As someone who works at a company that specializes in digital learning solutions for situations like these, I was interested in seeing how poorly the system was constructed. The easiest way to confirm a lack of employee training is with the third problem that arises from humans performing administrative work –  Dissemination of Misinformation

Dissemination of Misinformation

To rectify the situation, I went home and did some research on the California DMV’s website, which wasn’t overly specific about the process, but provided me with most of what I needed. I knew I needed address verification documents, and since I was told that a leasing agreement would work, I made the poor assumption one document would do the trick. I then jumped by back in my car to do the unthinkable, make a second trip to the DMV in a single day. This time I was going with the intention of understanding what methods are available to fix this situation.

Upon arrival, I stopped at the same checkpoint designed to provide the first line of verification. After explaining my situation in detail again, the employee did a very noble thing, admitted they didn’t know the answer but committed to finding one for me. Great. They left for about five minutes, and while still in view, I saw them have a lengthy conversation with a person who seemed like they were very knowledgeable. They returned with a particular set of instructions:

– Return to the specific window where you were helped [because they had previously taken my money]

– Have them void the application

– Resubmit the application

I was surprised by the confidence in the solution, and I walked right over to window 27 to have it done. When I reached the window, it was a different story. I handed the agent the instructions, and they immediately seemed frustrated. They asked aloud, “Why would they send you back here when they know I’ll need their codes to do this?” I thought to myself; at least it can be done.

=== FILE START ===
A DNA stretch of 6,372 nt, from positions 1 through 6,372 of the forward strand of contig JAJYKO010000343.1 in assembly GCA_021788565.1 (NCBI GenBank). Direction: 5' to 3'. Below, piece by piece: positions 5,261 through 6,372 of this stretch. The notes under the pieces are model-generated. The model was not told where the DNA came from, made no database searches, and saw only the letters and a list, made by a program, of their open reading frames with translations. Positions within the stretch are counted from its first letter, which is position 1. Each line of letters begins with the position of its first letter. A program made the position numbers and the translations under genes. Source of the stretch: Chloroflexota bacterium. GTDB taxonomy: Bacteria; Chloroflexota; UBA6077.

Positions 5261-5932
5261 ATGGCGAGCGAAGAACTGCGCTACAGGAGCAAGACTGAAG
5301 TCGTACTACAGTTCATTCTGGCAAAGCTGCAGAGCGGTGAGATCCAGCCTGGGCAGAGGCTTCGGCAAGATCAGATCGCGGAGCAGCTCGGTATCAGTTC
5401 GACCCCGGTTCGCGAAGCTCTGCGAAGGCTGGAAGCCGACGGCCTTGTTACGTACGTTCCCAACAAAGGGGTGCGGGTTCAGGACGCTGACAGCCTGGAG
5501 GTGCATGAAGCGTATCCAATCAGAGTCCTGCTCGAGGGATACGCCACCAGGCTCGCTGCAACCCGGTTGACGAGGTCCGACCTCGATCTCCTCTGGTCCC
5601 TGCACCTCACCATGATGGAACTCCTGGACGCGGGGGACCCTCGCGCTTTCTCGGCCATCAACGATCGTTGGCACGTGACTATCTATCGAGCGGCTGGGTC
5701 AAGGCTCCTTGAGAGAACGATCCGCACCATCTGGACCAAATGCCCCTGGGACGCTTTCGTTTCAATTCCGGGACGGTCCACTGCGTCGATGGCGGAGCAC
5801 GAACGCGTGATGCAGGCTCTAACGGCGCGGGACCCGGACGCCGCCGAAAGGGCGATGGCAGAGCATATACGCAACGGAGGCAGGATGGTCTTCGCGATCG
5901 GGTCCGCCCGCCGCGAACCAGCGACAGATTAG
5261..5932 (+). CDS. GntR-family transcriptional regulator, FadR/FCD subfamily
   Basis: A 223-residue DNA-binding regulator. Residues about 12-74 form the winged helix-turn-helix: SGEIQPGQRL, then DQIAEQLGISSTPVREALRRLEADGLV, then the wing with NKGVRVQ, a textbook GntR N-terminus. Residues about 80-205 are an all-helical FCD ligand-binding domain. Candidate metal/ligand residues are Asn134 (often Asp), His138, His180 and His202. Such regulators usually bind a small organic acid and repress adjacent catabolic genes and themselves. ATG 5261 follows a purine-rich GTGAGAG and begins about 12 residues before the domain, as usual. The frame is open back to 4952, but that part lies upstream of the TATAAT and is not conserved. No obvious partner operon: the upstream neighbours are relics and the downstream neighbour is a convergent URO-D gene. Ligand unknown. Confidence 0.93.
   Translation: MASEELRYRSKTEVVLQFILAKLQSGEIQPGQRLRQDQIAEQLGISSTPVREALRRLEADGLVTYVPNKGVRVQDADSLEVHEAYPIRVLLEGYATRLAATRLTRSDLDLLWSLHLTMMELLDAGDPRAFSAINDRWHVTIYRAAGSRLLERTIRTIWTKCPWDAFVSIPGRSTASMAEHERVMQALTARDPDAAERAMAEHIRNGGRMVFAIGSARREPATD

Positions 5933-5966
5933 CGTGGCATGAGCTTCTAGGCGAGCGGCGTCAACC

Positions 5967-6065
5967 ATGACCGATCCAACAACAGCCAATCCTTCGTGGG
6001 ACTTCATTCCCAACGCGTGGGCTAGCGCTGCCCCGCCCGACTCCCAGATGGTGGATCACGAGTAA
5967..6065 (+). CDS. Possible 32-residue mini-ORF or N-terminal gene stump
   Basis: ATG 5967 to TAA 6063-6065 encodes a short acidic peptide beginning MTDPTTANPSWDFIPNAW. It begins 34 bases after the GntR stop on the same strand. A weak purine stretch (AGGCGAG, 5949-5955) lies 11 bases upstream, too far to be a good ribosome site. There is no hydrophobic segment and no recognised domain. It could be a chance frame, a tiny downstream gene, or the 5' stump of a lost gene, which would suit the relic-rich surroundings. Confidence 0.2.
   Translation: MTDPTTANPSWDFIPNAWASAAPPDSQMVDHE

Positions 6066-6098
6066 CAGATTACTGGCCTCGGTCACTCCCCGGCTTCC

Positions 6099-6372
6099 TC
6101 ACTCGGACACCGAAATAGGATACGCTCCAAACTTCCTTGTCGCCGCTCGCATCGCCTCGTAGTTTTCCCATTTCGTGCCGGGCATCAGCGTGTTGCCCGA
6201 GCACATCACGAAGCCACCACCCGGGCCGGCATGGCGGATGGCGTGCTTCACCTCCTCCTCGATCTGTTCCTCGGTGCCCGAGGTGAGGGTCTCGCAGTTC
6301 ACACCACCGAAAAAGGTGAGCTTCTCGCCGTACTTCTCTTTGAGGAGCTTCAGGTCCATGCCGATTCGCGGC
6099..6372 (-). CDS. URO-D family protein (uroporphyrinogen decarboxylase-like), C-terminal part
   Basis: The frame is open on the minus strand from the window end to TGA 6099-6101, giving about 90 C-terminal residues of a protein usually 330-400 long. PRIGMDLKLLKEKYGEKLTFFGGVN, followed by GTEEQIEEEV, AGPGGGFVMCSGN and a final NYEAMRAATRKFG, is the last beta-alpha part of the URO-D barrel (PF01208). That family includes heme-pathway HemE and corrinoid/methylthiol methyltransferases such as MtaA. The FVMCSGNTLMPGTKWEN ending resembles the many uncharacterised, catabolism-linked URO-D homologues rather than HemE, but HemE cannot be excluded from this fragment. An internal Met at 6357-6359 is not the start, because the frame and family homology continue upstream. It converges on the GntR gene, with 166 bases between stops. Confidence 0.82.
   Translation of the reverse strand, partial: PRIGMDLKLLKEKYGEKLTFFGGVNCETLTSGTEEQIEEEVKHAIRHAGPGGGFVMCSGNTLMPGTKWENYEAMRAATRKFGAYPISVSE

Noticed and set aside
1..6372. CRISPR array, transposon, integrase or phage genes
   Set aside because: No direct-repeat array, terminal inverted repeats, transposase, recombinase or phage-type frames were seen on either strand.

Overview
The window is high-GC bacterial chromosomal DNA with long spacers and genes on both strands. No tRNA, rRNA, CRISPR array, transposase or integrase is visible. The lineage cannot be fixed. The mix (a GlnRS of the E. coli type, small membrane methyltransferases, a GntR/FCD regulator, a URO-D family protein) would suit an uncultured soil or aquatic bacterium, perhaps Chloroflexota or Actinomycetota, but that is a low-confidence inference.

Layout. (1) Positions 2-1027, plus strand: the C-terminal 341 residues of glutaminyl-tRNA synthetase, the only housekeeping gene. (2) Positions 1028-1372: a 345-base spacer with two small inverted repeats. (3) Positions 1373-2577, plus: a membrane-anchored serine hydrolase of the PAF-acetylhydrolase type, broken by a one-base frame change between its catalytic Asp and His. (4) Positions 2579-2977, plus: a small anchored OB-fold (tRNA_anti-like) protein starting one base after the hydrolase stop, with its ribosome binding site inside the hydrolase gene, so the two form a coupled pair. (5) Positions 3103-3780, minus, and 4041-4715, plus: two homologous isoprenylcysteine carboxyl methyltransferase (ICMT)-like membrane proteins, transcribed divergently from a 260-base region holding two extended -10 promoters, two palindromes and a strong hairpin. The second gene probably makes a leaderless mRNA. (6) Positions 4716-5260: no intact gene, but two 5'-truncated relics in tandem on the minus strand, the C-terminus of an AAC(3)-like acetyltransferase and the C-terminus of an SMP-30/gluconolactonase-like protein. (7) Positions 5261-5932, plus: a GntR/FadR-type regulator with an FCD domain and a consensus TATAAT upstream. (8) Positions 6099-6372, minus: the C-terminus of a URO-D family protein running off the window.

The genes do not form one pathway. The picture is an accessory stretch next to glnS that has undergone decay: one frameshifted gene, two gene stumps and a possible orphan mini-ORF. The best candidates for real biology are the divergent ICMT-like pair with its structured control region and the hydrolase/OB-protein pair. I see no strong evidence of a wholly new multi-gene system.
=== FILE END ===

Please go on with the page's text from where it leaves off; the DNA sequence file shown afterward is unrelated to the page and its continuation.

The agent disappeared for a couple of minutes and returned with bad news; I need two pieces of mail to complete the process. Considering they were the person that told me a single document, the leasing agreement, would suffice, I thought the newfound reasoning was strange. When I explained my concern, the agent left again for about five minutes, this time returning with a different answer. The number of documents was no longer the issue, I had to wait until I received the card before I can change the address. Again, strange considering their website displays a specific note that reads:

“If you have applied for a REAL ID Compliant driver license or identification card and not received your card, you must visit a DMV field office, complete a Change of Address (DMV 14) form, and present proof of residency to change your address.”

I’m just a simple man that follows directions, which I was doing, so I was beginning to get frustrated. The situation seemed to be turning towards one where I perceived my request was too inconvenient, and no one wanted to provide the level of “customer service” required to resolve the situation. Which brings us to the heart of the problem -Customer Service is Expensive

Customer Service is Expensive

Customer Service Rep

What we all perceive as customer services is a series of steps designed to resolve human errors that arise from improper verification steps, inadequate training, and misinformation. Somewhere along the way, a mistake was made. It might be on the customer’s side or the vendor’s side.  Either way, how disputes are resolved determines how people view your brand. More importantly, they determine the value we place on the people responsible for interacting on an organization’s behalf.

When people perceive their time or money is being wasted, they’re unlikely to place a high value on the people with whom they interact, or on the services, they provide. When this happens, people are no longer an asset for an organization and become a detractor. When enough people are viewed as detractors, organizations have to decide if human interactions are worth the time and money they consume.

Ultimately, we question the value of humans every time they don’t tell us we’ve signed up for a trial service, or are getting an introductory price. We want better technology every time we lose our phones, and the person at the store won’t transfer our contacts because we aren’t buying anything. We want people fired when they open fake accounts to hit management quotas. Every time an employee does what’s easy, instead of what’s right, they are one step closer to losing their job to a machine.

How Violence in Digital Media Causes Mass Shootings

Police Response

A New Normal

In an unfortunate turn of events, the US experienced two mass shootings within 24 hours, which some politicians will undoubtedly use as an excuse to reignite the debate on violence in digital media. Before I add fuel to the fire, let’s state the obvious. My heart goes out to those affected by the events that transpired in Gilroy, El Paso, and Dayton. Although, I’m sure those affected by the events that occurred are tired of “hearts and condolences” sound bites, and instead, would like to see action taken. Believe it or not, that’s something with which I can help.

Gun Pointed